Anyone laboring for many years on a project such as this acquires many debts to people and institutions. I wish to take this opportunity to express my gratitude to those who have helped me in my work.
It is a pleasure to recall the many courtesies extended to me by the librarians of the Henry E. Huntington Library, the New York Historical Society, the New York State Library, the Franklin D. Roosevelt Library, the Queens College Library, the Public Record Office, the British Museum, the Institute of Historical Research, the Bodleian Library, the Cambridge University Library, and the libraries of the University of California at Los Angeles and San Diego.
The Graduate School and the History Department of the University of California Los Angeles provided me with the resources to begin this project. I am grateful also to the committee on research of the University of California San Diego and to the Regents of the University for their support which allowed me to complete my research and writing.
I would like to thank the editors of New York History and the New York Historical Society Quarterly for permission to draw upon earlier versions of some of the material in this book published in their journals. I should also like to express my gratitude to the New York State Historical Association and its prize committee that awarded me the association's manuscript award for 1975.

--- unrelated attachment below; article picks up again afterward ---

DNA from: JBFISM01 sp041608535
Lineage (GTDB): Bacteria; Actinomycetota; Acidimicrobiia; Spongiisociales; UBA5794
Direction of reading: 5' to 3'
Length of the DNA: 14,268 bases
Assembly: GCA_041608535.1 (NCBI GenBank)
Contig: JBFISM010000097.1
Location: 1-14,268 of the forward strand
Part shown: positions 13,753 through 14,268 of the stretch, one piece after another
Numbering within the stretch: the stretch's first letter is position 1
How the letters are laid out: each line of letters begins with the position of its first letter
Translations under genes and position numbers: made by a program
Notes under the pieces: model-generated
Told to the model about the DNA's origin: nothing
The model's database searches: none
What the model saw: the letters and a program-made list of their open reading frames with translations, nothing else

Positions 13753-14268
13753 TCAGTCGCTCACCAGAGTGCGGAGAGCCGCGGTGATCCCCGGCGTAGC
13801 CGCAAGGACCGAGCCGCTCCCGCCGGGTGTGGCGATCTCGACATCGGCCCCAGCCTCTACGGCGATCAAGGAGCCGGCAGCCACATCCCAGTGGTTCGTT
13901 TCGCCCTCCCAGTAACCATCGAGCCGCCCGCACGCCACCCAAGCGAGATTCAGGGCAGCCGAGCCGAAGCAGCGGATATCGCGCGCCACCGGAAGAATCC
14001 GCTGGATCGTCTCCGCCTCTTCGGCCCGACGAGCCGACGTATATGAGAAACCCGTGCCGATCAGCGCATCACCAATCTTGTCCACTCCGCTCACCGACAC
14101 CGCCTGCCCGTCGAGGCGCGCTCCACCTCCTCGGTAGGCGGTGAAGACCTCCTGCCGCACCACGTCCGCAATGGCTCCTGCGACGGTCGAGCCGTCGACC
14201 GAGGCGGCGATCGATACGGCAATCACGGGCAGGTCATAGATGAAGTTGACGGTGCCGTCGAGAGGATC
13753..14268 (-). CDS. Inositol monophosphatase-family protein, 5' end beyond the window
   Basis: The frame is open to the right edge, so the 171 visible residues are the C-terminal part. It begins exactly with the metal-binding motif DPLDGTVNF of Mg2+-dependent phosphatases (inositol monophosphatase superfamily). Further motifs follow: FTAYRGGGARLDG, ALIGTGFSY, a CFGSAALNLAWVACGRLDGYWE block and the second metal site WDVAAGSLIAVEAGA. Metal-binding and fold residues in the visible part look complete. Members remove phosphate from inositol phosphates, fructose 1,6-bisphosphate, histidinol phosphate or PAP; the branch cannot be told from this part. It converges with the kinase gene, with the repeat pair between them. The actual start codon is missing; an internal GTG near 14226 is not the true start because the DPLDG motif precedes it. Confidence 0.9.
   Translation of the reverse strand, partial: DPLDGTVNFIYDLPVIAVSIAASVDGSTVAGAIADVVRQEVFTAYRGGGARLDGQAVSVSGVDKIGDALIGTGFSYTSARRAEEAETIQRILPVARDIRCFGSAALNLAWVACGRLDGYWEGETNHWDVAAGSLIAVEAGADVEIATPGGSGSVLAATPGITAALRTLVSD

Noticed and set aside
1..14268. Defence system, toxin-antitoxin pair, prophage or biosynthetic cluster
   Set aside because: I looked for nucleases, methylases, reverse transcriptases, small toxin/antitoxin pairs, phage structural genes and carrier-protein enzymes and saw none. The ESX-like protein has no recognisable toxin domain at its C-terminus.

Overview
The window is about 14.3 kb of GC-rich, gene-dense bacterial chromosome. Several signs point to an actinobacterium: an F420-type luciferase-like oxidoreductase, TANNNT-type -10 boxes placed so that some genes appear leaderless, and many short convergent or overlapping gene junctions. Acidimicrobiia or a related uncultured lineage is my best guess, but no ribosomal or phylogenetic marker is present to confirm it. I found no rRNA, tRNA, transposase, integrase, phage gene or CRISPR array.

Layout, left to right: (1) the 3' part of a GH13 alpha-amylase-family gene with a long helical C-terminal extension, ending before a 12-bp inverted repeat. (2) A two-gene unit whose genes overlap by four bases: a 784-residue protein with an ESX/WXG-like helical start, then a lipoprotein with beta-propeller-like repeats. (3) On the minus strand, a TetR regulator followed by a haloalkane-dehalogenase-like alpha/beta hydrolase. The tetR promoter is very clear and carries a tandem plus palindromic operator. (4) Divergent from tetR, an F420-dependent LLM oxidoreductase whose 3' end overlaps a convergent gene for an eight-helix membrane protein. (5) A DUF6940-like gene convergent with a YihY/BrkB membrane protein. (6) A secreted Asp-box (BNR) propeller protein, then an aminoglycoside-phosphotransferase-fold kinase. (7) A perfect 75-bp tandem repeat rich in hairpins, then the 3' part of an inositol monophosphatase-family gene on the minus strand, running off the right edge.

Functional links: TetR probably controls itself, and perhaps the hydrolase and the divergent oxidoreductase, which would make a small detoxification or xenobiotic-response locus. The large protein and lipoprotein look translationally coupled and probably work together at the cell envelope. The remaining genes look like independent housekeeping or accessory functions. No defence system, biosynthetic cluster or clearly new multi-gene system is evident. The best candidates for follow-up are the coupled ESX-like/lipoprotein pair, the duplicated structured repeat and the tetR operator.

My warmest thanks go to my friends and colleagues who have been so generous with their time and energy. Eugene S. Larson, Mary Beth Norton, Joyce Goodfriend, Andrew Appleby, Roger Daniels, Frances Makkreel, and Linda Mehr have patiently listened to me through the years and just as patiently offered their advice. Michael Kammen and Patricia Bonomi gave me much needed encouragement and shared their special knowledge of New York history. Arthur Joseph Slavin, Joyce Appleby, Stanley Chodorow, Harry N. Scheiber, and David